Blu Review: ‘The Shakedown’ (Early Universal Vol. 1, Eureka)

by Ruairí McCann The Shakedown (1929) has just found its way to a Blu-ray release, via Eureka’s Masters of Cinema line and the boxset Early Universal Vol.1, where it’s presented in its silent version with a lively jazz score by Michael Gatt. This finely forged and unabashedly felt movie is no small example of the late silent era on its plinth, when it comes to … Continue reading Blu Review: ‘The Shakedown’ (Early Universal Vol. 1, Eureka)

Rice Krispies for a Revolution – Blu Review: ‘The Edge/Ice’ by Robert Kramer (Re:Voir Video)

by Jack Seibert How many French critics does it take to release an American movie? Somewhere in the dozens, if the movie is Robert Kramer’s The Edge. Cahiers du Cinéma spilled gallons of ink around its 1968 release, with Jacques Rivette naming it his favorite film of the year. Three years later he’d transport its paranoid post-revolutionary ramblings across the Atlantic for his legendary Out … Continue reading Rice Krispies for a Revolution – Blu Review: ‘The Edge/Ice’ by Robert Kramer (Re:Voir Video)

Communing in a Corporatized University: ‘Manifesto’ (2020) by Ane Hjort Guttu

by Tomáš Hudák In her latest short film Manifesto, awarded the Dutch critics’ KNF Award at IFF Rotterdam, artist and filmmaker Ane Hjort Guttu examines the institution of university, power relations, and the idea of utopia. Stylized as a documentary, the film focuses on a Norwegian art school that has recently been integrated into a larger university. With staff and students struggling to keep the … Continue reading Communing in a Corporatized University: ‘Manifesto’ (2020) by Ane Hjort Guttu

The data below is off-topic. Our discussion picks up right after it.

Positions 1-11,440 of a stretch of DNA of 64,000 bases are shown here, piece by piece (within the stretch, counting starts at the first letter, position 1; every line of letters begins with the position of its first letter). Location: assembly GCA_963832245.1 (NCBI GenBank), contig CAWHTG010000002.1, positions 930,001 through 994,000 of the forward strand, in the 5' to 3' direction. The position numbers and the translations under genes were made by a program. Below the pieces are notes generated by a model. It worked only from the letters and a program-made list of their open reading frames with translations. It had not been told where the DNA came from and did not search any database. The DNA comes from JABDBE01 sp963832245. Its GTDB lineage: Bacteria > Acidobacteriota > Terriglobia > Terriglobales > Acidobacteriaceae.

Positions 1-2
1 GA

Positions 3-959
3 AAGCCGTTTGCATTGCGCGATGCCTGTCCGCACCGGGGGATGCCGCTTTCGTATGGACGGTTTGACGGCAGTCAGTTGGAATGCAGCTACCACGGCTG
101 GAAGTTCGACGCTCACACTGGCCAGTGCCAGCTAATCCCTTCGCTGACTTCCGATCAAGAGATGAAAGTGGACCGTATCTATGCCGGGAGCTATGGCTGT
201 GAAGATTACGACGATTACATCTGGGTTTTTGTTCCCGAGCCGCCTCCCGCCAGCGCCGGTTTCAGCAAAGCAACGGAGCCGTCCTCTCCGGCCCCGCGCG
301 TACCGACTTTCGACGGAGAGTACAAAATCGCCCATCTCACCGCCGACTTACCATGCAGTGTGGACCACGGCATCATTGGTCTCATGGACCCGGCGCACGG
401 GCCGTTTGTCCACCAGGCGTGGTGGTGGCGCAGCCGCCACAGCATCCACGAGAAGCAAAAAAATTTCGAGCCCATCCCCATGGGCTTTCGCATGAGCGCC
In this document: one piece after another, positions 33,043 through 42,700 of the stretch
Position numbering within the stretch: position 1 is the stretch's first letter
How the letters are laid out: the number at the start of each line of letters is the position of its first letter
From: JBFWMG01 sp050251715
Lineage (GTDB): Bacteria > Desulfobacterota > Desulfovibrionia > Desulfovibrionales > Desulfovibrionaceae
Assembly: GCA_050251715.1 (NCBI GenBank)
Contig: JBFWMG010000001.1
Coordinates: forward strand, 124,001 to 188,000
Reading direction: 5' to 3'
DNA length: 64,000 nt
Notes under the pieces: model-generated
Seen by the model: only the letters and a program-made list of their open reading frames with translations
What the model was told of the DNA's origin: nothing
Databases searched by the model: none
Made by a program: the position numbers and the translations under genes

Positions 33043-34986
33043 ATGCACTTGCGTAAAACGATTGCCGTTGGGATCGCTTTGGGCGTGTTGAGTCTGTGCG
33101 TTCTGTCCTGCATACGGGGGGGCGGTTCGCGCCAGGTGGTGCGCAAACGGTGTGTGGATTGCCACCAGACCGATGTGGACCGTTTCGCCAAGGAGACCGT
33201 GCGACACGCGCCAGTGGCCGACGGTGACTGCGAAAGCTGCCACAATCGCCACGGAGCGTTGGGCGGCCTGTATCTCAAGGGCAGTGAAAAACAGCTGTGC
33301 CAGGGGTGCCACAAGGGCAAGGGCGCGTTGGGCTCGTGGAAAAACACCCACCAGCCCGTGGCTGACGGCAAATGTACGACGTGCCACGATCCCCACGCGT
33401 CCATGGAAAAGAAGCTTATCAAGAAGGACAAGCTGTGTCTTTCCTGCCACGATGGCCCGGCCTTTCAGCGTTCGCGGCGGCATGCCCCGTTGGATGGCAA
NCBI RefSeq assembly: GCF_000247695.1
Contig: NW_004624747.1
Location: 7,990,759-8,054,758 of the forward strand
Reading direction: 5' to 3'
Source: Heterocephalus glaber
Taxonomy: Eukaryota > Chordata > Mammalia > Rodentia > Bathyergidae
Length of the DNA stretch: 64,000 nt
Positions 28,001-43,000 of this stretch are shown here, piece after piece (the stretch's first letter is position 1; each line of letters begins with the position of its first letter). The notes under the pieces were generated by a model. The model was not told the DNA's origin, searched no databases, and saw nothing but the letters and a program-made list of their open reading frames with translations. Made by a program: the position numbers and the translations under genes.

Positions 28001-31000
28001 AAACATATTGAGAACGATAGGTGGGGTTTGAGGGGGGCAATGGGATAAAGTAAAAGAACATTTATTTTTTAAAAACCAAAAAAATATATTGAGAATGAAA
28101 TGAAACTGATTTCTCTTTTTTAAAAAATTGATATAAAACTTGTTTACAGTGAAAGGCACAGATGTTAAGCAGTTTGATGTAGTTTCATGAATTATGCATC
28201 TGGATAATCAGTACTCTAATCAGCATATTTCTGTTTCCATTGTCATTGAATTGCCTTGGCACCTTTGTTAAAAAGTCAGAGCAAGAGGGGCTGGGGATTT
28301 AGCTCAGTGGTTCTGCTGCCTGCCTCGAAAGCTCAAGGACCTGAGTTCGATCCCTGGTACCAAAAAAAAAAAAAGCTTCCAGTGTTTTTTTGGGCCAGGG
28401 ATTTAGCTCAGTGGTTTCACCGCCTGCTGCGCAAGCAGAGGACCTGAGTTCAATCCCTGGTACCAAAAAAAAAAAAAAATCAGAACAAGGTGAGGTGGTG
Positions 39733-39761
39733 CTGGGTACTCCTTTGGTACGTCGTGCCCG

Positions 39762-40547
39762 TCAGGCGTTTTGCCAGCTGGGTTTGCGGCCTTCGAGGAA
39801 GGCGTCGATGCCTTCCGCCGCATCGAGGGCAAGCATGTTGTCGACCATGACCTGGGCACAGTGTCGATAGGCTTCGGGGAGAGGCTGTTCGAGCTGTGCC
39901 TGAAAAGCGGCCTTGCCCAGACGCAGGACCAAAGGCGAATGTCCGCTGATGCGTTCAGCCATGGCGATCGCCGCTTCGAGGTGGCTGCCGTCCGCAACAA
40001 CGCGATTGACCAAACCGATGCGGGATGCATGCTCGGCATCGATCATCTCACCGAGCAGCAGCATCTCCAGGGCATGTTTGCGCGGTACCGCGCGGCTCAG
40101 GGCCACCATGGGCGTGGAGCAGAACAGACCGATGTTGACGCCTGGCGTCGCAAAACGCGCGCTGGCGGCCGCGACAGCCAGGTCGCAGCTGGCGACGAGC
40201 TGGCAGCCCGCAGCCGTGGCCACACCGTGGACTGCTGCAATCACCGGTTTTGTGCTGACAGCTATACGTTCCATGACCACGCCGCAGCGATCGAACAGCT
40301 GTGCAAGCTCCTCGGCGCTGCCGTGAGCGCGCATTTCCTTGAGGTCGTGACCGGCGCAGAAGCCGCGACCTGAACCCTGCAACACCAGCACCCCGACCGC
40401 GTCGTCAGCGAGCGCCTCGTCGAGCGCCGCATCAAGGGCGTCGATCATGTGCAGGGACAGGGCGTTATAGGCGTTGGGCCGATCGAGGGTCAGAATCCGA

Two Short Films by Atoosa Pour Hosseini, A Report from LUMINOUS VOID: Twenty Years of Experimental Film Society at the Project Arts Centre

Atoosa Pour Hosseini is intent on depicting and blurring notions of performed art and documentary footage with mythic and deconstructed imagery, and the Holocene mingled with the Anthropocene.  Continue reading Two Short Films by Atoosa Pour Hosseini, A Report from LUMINOUS VOID: Twenty Years of Experimental Film Society at the Project Arts Centre

Essay: A Time For Many Words – Canon Formation, National Unity and ‘The Travelling Players’

Invariably, any appraisal of Theodoros Angelopoulos’ 1975 film The Travelling Players makes note of its length—230 minutes, to be precise—as well as it’s ostentatious style—it consists of just 80 shots, almost all of which are sequence shots and hardly any are tighter than a medium close-up. Continue reading Essay: A Time For Many Words – Canon Formation, National Unity and ‘The Travelling Players’